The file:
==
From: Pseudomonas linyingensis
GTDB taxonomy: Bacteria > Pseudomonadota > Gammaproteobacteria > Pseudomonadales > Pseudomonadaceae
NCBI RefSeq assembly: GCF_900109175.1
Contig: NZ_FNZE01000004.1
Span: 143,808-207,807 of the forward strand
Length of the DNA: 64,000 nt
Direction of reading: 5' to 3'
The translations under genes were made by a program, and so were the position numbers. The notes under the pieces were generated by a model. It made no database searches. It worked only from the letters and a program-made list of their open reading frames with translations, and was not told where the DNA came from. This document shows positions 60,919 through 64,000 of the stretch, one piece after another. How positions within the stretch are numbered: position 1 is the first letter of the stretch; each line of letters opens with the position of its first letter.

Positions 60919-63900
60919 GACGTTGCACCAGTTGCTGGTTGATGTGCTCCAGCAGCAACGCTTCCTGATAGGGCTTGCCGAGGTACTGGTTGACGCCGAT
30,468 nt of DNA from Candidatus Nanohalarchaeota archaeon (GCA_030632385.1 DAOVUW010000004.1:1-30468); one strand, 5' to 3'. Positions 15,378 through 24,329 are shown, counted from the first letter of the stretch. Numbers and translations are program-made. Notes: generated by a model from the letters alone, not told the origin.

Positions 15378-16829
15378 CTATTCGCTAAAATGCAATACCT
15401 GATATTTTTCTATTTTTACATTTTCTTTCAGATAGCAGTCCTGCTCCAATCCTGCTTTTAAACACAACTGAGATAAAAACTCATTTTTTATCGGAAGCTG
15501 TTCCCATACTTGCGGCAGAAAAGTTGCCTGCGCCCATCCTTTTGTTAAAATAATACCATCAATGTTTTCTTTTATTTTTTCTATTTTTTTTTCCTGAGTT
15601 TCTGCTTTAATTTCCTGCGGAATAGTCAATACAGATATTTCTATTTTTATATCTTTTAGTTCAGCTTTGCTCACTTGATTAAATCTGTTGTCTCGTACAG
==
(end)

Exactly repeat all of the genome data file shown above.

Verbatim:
From: Pseudomonas linyingensis
GTDB taxonomy: Bacteria > Pseudomonadota > Gammaproteobacteria > Pseudomonadales > Pseudomonadaceae
NCBI RefSeq assembly: GCF_900109175.1
Contig: NZ_FNZE01000004.1
Span: 143,808-207,807 of the forward strand
Length of the DNA: 64,000 nt
Direction of reading: 5' to 3'
The translations under genes were made by a program, and so were the position numbers. The notes under the pieces were generated by a model. It made no database searches. It worked only from the letters and a program-made list of their open reading frames with translations, and was not told where the DNA came from. This document shows positions 60,919 through 64,000 of the stretch, one piece after another. How positions within the stretch are numbered: position 1 is the first letter of the stretch; each line of letters opens with the position of its first letter.

Positions 60919-63900
60919 GACGTTGCACCAGTTGCTGGTTGATGTGCTCCAGCAGCAACGCTTCCTGATAGGGCTTGCCGAGGTACTGGTTGACGCCGAT
30,468 nt of DNA from Candidatus Nanohalarchaeota archaeon (GCA_030632385.1 DAOVUW010000004.1:1-30468); one strand, 5' to 3'. Positions 15,378 through 24,329 are shown, counted from the first letter of the stretch. Numbers and translations are program-made. Notes: generated by a model from the letters alone, not told the origin.

Positions 15378-16829
15378 CTATTCGCTAAAATGCAATACCT
15401 GATATTTTTCTATTTTTACATTTTCTTTCAGATAGCAGTCCTGCTCCAATCCTGCTTTTAAACACAACTGAGATAAAAACTCATTTTTTATCGGAAGCTG
15501 TTCCCATACTTGCGGCAGAAAAGTTGCCTGCGCCCATCCTTTTGTTAAAATAATACCATCAATGTTTTCTTTTATTTTTTCTATTTTTTTTTCCTGAGTT
15601 TCTGCTTTAATTTCCTGCGGAATAGTCAATACAGATATTTCTATTTTTATATCTTTTAGTTCAGCTTTGCTCACTTGATTAAATCTGTTGTCTCGTACAG